In February 2002, then United States Secretary of Defense, Donald Rumsfeld, gave this now infamous response to a member of the press: “ there are known knowns; there are things we know we know. We also know there are known unknowns; that is to say we know there are some things we do not know. But there are also unknown unknowns – the ones we don't know we don't know.”
A corporate email archive is largely something of a known unknown. You may know more or less how many terabytes of archived mail you have. But do you truly know how much archived mail you have for former employees of the company? Or how much of the mail has been stubbed (sometimes referred to as shortcut)? Or the status of custodians in your Journal file? We’ve included this helpful checklist so that you can start to think about the kinds of questions you need to ask, if you’re planning to migrate your archive. If you’re interested in more details, the Discovery Workshop Product Overview will provide you and your team with some great information.
A successful email archive migration must be based on “known knowns”. Understanding the implications of stubbed mail, for instance, shouldn’t come as a surprise part way through your migration. So make sure that you, and the company you’ve engaged to do the migration, have assessed the contents of your archive with some specificity before you start your migration. Moreover, depending on the scope of your migration, we recommend that you validate that the migration software you’re planning to use will work in your environment. The best way to do that is to test it against a sample of your actual archived data. Modern migration software products should be able to install and start extracting data from your archive in a matter of minutes. You should be able to complete a proof of concept and arm yourself with assessment data in a matter of hours.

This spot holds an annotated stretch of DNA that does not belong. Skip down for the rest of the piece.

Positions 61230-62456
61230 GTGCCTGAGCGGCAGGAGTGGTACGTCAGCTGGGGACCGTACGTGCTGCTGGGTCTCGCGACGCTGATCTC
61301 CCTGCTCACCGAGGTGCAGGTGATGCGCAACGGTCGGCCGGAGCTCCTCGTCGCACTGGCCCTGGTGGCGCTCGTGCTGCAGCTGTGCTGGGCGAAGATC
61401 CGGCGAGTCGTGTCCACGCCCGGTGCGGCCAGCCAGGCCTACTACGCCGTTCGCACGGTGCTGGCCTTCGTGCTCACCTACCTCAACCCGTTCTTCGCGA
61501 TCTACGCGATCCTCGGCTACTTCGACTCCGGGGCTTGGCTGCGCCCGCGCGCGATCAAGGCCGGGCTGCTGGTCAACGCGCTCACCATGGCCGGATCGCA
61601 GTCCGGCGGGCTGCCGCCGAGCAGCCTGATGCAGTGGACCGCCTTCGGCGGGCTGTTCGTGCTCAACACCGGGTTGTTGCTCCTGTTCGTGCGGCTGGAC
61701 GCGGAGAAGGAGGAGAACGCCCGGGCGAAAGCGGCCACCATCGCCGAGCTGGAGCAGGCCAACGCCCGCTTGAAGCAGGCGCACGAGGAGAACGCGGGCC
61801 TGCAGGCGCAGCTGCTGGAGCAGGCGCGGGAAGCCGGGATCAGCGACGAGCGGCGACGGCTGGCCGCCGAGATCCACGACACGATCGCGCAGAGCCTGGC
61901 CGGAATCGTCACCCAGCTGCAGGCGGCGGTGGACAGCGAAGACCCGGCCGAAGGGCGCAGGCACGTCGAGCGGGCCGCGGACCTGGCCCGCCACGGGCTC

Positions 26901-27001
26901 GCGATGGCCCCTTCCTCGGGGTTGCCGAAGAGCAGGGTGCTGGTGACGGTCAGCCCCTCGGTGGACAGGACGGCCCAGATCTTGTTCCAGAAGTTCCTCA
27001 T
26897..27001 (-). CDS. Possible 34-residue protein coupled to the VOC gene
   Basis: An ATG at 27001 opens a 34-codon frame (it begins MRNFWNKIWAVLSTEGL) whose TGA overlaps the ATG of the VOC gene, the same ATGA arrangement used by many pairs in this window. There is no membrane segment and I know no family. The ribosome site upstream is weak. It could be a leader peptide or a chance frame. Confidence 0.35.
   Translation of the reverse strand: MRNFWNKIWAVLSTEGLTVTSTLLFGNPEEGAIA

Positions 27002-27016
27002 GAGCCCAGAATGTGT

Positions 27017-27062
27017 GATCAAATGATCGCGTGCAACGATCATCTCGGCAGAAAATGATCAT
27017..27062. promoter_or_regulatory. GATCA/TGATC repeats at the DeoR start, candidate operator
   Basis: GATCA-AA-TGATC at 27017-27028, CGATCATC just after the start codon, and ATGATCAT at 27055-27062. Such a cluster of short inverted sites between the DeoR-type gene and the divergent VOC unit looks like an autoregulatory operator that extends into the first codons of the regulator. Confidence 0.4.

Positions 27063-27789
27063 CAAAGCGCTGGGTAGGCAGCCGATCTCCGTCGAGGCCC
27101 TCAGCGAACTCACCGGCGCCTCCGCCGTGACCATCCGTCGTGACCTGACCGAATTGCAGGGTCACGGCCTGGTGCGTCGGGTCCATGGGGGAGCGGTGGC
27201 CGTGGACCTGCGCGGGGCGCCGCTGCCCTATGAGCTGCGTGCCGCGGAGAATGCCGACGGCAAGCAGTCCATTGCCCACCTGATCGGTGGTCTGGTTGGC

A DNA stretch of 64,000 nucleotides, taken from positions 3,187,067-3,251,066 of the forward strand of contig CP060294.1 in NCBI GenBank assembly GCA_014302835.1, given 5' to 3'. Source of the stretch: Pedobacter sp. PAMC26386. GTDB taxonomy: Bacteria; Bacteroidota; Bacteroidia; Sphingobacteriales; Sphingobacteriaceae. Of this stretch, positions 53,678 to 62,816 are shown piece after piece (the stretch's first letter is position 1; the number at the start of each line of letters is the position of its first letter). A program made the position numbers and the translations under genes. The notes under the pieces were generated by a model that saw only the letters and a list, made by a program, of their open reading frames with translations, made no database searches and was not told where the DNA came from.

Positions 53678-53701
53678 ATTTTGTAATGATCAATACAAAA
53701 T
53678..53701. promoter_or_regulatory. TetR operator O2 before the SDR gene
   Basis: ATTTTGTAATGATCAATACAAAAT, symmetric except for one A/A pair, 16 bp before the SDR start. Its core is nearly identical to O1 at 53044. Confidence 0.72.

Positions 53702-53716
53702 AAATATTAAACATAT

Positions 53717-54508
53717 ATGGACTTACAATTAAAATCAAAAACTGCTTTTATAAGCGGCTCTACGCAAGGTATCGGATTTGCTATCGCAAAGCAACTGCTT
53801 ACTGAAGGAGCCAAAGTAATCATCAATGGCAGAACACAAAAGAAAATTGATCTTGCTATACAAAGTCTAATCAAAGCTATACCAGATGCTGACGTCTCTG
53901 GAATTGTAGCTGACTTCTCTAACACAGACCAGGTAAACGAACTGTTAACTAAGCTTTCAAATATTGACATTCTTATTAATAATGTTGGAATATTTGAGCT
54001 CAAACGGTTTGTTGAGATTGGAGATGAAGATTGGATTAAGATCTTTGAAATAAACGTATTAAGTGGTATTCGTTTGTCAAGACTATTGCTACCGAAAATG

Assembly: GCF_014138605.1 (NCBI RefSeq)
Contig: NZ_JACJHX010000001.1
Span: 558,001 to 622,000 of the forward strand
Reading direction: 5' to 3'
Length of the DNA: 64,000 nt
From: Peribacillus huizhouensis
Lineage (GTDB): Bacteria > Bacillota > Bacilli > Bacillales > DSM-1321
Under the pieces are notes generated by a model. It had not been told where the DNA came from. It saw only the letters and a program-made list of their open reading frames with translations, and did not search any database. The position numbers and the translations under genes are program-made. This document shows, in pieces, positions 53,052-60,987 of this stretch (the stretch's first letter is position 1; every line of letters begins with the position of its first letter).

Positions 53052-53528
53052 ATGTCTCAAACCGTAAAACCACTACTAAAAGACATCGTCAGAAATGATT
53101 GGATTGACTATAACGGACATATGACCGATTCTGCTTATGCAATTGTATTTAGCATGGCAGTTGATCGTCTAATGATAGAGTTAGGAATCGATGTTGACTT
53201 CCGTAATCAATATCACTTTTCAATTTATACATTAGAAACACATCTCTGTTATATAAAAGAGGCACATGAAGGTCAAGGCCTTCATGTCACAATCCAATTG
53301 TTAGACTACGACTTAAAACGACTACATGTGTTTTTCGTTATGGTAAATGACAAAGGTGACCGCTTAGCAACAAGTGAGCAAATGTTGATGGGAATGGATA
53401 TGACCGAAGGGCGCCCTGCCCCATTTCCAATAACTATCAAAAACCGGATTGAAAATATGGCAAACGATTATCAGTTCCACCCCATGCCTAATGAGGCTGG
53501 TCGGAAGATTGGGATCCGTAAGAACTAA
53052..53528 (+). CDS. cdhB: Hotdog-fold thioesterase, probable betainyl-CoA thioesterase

By now you know that data migration is complex. However, understanding what’s in your archive and confirming that your migration will work shouldn’t be. Make sure that your migration plan is built on “known knowns” and that your organization's migration team has a plan for how they will handle the inevitable “known unknowns”. Whatever you do, don’t head into your email archive migration with a plan based only on “unknown unknowns”.